Beware summer! As climate crisis deepens, attitudes to season shift

Season now has a health warning and people may lose associations of joy, relaxation and celebration

Beware summer! The season we used to anticipate as the lightest, brightest, balmiest time of the year now comes with a health warning.

For the first time in the UK, the Met Office issued an extreme heat advisory this week. The warning was very staid, very British, but a clear shift away from the ethos of Keep Calm and Carry On. The amber alert urged precautions against adverse health effects for vulnerable populations, pressure on water resources, potential power cuts and increased likelihood of transport delays. Given the temperatures were only a little over 30C for a few days, this might seem risible to people living in far hotter parts of the world, but it is part of a growing global conversation that is fundamentally challenging how we think about summer in a climate-disrupted world.

In the mid-latitudes of the northern hemisphere, where most of the human population lives, the months of June, July and August have until recently been seen a season of joy, relaxation and celebration. It is when people take their longest holiday of the year, when most weddings are arranged, when Olympics and World Cups are staged. Newspapers have long filled their midsummer front pages with seasonal images of children slurping ice-creams, holidaymakers at the beach and women in bikinis. There are fewer cases of depression linked to seasonally adjusted disorder. Radio DJs fill the airwaves with upbeat seasonal staples such as Summer Breeze, Sunny Afternoon and Walking on Sunshine.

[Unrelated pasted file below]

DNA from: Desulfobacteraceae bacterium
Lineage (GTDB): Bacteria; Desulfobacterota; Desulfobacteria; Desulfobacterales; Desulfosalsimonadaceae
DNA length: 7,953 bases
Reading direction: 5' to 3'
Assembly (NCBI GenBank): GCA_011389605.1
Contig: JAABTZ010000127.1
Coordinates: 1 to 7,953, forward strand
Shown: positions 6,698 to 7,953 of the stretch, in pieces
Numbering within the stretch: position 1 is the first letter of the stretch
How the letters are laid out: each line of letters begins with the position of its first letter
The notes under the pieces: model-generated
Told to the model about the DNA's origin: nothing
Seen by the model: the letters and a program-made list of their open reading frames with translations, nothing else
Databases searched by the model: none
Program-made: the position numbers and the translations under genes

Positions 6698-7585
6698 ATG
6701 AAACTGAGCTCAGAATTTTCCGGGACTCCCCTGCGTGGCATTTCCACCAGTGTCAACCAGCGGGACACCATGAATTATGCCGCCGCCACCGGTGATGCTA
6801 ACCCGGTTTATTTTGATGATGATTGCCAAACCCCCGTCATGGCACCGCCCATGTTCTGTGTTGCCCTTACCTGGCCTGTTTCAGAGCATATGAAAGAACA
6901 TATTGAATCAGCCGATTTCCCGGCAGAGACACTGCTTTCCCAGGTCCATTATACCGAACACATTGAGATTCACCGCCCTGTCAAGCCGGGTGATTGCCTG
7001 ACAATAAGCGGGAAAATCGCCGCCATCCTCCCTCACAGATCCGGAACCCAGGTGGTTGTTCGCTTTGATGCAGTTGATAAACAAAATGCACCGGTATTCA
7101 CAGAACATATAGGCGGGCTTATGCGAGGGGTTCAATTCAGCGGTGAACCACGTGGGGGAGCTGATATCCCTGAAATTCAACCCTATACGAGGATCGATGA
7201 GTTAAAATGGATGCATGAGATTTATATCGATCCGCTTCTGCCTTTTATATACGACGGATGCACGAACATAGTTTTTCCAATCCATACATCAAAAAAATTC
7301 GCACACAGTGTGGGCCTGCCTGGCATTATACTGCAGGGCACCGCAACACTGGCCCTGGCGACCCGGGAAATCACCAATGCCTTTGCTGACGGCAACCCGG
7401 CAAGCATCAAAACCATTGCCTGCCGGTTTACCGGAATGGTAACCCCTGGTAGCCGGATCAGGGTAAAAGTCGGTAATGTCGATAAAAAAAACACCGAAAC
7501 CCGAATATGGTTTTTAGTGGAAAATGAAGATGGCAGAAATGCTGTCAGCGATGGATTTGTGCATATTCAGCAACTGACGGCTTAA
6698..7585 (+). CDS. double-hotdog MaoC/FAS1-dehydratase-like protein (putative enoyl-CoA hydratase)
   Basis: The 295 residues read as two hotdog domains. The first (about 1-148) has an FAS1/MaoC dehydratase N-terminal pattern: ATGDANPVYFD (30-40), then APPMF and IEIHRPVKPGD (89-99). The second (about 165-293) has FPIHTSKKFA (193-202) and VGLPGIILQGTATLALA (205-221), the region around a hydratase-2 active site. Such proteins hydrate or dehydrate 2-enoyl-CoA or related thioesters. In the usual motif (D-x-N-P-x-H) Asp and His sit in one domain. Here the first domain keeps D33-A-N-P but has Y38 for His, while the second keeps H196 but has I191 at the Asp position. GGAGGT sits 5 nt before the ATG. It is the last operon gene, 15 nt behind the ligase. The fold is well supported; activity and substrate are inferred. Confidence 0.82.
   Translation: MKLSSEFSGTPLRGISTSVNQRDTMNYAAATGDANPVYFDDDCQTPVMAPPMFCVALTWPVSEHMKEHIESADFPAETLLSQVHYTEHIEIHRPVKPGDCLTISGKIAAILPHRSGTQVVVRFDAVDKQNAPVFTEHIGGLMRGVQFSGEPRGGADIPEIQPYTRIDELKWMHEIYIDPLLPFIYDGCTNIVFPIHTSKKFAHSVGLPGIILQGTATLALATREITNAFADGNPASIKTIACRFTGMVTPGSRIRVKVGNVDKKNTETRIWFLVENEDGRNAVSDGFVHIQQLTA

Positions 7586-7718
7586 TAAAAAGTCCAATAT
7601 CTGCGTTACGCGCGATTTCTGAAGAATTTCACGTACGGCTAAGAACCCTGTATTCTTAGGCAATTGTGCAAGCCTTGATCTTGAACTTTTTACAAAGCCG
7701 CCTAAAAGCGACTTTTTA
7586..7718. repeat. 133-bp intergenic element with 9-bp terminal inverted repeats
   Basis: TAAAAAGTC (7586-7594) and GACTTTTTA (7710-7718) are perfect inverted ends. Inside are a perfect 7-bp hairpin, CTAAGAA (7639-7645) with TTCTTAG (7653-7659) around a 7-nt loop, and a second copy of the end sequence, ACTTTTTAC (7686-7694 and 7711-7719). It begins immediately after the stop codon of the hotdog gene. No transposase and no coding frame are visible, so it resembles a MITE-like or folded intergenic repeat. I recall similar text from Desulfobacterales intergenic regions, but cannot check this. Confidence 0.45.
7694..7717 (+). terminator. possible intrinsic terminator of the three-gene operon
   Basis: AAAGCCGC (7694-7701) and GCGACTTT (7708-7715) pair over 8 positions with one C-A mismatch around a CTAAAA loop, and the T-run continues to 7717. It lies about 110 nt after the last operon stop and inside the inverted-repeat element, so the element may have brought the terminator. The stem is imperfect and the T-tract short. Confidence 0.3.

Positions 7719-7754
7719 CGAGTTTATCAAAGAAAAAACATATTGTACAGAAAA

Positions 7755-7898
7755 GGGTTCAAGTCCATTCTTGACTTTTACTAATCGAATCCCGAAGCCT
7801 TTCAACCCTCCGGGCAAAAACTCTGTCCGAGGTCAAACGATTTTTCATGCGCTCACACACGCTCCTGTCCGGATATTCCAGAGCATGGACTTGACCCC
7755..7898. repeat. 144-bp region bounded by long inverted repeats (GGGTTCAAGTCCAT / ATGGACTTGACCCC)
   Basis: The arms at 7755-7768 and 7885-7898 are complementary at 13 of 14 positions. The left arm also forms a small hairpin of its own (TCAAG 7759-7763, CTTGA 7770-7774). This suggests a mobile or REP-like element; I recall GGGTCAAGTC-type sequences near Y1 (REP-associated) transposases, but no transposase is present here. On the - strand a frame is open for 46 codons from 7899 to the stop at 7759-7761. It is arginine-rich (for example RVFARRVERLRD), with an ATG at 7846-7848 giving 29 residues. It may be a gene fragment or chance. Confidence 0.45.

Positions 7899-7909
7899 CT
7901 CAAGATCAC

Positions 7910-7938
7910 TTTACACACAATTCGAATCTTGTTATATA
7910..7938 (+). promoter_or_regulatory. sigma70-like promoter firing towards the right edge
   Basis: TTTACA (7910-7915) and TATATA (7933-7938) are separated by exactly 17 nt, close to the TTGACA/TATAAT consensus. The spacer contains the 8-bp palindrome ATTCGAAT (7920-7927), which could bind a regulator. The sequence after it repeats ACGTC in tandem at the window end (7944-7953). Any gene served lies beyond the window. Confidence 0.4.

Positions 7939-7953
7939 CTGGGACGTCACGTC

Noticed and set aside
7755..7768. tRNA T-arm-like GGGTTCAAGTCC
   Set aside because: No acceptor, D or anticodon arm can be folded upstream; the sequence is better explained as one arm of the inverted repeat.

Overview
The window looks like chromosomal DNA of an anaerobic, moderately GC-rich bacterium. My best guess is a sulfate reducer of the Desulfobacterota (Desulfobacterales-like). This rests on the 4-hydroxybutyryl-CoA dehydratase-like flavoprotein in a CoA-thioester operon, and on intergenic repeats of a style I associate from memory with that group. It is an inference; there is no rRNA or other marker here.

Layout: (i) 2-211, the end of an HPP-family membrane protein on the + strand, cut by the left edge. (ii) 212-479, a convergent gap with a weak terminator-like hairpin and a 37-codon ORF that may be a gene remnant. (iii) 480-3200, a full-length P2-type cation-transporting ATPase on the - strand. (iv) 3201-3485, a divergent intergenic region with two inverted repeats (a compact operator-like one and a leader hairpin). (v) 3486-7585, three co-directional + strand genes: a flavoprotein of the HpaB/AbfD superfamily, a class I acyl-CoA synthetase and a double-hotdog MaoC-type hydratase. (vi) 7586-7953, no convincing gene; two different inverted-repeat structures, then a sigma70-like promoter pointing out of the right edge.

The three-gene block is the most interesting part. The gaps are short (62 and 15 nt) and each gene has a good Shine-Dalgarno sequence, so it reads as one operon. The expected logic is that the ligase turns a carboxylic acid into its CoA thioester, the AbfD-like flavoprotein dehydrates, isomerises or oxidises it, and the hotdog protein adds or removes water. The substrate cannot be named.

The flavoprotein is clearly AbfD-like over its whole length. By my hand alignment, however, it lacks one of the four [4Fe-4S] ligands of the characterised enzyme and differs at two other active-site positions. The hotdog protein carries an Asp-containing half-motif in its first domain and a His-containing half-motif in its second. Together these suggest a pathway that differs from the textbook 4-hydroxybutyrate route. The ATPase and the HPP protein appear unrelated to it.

But a jarring note has been struck in recent weeks by a wave of violent extreme weather that has smashed heat and rain records, killed hundreds and raised fears that summer may never seem the same again. Suddenly the full fury of the climate crisis appears almost everywhere at once.

An aerial view taken with a drone shows a damaged bridge in Bad Neuenahr-Ahrweiler, Germany.
An aerial view taken with a drone shows a damaged bridge in Bad Neuenahr-Ahrweiler, Germany. Photograph: Friedemann Vogel/EPA

Three weeks ago, it was the deadly heatwave in the north-west Americas that smashed Canada’s all-time temperature record by more than 5C and took at least 500 lives in British Columbia, and the US states of Oregon and Washington. Last week, it was the devastating deluges that turned streets into rivers and trapped people in cellars in Germany, Poland, the Netherlands, the Czech Republic and UK. In the past few days, it has been horrifying images of Chinese commuters starting to suffocate in Zhengzhou subway trains as flood waters pushed air out of the carriages. At least 33 people died in the city after a year’s worth of rain in four days.